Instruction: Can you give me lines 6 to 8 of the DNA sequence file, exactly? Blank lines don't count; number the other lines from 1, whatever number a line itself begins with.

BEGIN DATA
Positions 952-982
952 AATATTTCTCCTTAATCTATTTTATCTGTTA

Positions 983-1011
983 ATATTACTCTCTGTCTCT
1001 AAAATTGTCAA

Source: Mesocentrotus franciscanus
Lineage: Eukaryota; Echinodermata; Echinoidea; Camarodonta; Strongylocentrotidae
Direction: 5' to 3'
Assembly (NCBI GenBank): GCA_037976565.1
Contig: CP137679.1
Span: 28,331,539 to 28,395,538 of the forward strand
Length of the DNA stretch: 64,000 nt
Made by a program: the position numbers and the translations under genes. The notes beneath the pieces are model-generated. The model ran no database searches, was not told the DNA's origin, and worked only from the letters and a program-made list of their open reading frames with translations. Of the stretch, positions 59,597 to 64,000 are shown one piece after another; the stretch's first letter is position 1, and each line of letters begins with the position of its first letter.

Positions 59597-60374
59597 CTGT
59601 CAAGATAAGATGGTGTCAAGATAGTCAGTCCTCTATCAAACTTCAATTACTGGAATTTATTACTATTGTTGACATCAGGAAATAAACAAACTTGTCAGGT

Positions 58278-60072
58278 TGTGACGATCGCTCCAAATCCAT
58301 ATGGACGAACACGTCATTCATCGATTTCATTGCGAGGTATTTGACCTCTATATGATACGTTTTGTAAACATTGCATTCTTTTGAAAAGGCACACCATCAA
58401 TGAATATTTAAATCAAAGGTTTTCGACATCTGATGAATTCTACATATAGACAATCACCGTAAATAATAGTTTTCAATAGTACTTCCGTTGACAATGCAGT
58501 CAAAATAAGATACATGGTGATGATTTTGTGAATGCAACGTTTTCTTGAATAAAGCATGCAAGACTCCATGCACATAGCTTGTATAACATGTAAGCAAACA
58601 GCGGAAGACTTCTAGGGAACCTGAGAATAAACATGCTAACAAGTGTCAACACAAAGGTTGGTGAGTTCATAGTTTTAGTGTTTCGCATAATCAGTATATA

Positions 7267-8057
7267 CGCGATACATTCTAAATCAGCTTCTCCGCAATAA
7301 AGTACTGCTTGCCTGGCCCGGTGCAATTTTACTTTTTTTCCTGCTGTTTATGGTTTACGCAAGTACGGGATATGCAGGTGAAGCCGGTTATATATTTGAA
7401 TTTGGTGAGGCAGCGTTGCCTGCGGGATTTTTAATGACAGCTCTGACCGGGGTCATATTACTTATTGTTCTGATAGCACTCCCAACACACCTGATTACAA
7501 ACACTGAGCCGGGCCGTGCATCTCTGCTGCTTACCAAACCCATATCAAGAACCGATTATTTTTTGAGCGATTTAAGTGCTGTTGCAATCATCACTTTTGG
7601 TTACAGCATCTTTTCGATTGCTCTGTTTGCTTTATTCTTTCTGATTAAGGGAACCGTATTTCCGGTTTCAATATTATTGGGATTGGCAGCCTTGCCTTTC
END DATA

Source: Mesocentrotus franciscanus
Lineage: Eukaryota; Echinodermata; Echinoidea; Camarodonta; Strongylocentrotidae
Direction: 5' to 3'